The three-year housing boom in Arizona that ended in 2006 skewed the state's population figures, leading to projections that planners, economists and government officials agree are inflated.
Accurately tracking and projecting population numbers is crucial to financial development plans across Arizona. Taxes, freeways, commercial and residential projects all are based on how many people are expected to move here.
"Population growth is the beginning of the food chain of Arizona's economy," said Ioanna Morfessis, founding chief executive of the Greater Phoenix Economic Council. "But if the numbers are wrong, and I think the state's population numbers are inflated, it's going to be a house of cards for the economy."
State and census estimates showed a record 196,000 people moved to the Phoenix area during the height of the housing boom. The startling figure led to projections for the metro area's population to more than double to 12 million as soon as 2030.
Those figures were based largely on housing permits and occupancy numbers.
But the number of building permits exceeded the number of houses actually sold. For example, a record 62,000 new homes went up in metro Phoenix during 2005 but only about 40,000 of those were bought by people who moved into them.
The housing market began to slow in mid-2006 and by early 2007, the economy had begun to contract. Municipalities began cutting services, schools started closing, home builders walked away from subdivisions, retailers closed stores, businesses laid off workers, and foreclosures started to soar.
That's when it became clear that Arizona would not grow at the expected pace, and attention turned to adjusting population projections.
Six months ago, projection estimates showed 105,000 people moving to metro Phoenix in 2008. That figure recently was adjusted to 85,000 - 19 percent lower.
The drop translates to about $24 million less in tax revenue for the state. Each Arizona resident contributes $1,200 in state income tax and net sales-tax revenue, according to an estimate from Marshall Vest, a University of Arizona economist.
Problems from inaccurate population projections also ripple through Arizona's towns and cities, which receive their share of state taxes and other funds based on their populations.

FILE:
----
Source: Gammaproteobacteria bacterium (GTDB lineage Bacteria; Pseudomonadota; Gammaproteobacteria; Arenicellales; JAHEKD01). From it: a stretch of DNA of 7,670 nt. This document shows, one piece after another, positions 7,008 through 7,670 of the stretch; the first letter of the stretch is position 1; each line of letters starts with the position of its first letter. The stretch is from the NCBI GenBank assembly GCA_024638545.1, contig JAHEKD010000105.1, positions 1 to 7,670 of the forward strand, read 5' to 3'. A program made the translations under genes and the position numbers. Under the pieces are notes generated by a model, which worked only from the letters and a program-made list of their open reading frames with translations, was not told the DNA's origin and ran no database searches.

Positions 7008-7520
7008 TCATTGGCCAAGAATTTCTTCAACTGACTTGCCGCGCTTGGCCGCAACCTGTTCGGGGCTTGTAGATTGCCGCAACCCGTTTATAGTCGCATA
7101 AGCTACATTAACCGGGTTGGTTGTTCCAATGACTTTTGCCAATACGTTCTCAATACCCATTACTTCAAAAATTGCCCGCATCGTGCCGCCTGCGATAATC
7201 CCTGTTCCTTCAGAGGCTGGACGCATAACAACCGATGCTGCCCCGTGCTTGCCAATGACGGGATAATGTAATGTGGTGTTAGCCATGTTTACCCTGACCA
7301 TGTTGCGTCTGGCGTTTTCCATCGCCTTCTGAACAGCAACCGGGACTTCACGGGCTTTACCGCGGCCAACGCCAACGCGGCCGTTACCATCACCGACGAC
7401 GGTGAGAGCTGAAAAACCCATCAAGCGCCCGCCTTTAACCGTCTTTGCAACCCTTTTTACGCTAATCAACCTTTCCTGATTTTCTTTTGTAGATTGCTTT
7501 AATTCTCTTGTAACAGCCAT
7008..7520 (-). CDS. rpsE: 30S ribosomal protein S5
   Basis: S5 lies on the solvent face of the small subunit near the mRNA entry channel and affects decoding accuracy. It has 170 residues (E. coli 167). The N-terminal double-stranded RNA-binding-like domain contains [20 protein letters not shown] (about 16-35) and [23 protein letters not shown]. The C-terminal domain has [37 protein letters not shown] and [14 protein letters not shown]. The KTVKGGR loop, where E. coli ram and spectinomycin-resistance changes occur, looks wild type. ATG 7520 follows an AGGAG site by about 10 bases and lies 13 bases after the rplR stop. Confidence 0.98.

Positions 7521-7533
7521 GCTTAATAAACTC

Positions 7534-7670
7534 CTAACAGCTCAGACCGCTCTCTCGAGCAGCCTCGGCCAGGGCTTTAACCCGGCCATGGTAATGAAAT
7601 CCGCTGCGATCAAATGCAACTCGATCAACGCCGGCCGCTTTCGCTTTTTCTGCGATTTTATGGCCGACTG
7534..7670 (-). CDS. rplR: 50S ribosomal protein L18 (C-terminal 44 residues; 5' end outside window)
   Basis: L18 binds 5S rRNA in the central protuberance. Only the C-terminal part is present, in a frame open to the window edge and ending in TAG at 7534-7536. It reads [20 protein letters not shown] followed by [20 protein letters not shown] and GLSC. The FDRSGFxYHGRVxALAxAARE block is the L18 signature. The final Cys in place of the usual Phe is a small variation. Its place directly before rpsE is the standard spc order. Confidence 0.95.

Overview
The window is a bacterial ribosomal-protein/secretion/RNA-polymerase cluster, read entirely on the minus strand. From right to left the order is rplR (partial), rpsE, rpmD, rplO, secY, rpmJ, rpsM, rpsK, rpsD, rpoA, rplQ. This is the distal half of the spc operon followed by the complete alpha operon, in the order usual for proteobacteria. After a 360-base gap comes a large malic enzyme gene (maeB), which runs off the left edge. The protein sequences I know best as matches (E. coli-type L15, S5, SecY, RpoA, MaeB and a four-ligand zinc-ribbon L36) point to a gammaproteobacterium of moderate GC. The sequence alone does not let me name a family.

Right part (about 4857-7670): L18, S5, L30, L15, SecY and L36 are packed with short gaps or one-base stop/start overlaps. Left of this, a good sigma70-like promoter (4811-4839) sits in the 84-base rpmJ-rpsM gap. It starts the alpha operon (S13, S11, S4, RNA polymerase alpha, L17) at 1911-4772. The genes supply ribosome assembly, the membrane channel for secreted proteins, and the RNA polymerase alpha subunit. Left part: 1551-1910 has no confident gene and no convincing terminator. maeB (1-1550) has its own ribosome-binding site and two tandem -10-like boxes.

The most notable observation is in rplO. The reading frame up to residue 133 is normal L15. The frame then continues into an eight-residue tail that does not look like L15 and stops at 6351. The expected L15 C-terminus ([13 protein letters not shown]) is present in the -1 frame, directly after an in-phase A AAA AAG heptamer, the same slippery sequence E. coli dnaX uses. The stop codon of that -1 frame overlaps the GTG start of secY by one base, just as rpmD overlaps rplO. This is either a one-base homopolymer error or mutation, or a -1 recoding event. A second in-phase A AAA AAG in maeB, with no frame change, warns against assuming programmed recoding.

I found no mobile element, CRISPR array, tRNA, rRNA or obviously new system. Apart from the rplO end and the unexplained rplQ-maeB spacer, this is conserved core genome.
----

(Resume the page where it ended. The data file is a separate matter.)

"Arizona is very dependent on its population numbers because we have a revenue-sharing system," said Kent Ennis, deputy director of the Arizona Department of Commerce. "A municipality's growth determines how much they get of sales and income taxes and highway funds. Billions of dollars are riding on how much an area grows and how good population estimates are for that area."
Now, some of the area's top economists and the Arizona Department of Commerce are working on a better way to calculate projections without relying so much on housing.
Gov. Janet Napolitano in 2006 called for a state task force to investigate Arizona's population numbers.
The Arizona Data Estimates and Projection Task Force includes various state agencies, municipalities and economists. Last fall, the group came back with its recommendations to create a new model for population forecasts.
The model called for moving the state's population and job data collection and forecasting from the Department of Economic Security to the Commerce Department. The department is now working to get data on driver's licenses, school enrollments, hospital stays, more detailed job records and tax-return data.
The department also is working with local governments to track how many homes were actually built out of all the housing permits issued. And to figure out many homes and apartments are vacant, it's working with utilities to gather information on new hookups and power usage.
The state will need a demographer to launch the new projection model. But because of Arizona's more than $1 billion budget shortfall, the Commerce Department can't yet hire one.
Central Arizona Governments, which plans for Pinal County, can't wait. It has already hired economists to create the recommended new model. New population forecasts for Maricopa, Pinal and Pima counties are due out this fall.
"Everyone wants a population number they can count on, even if it's not the number we want to hear," Morfessis said.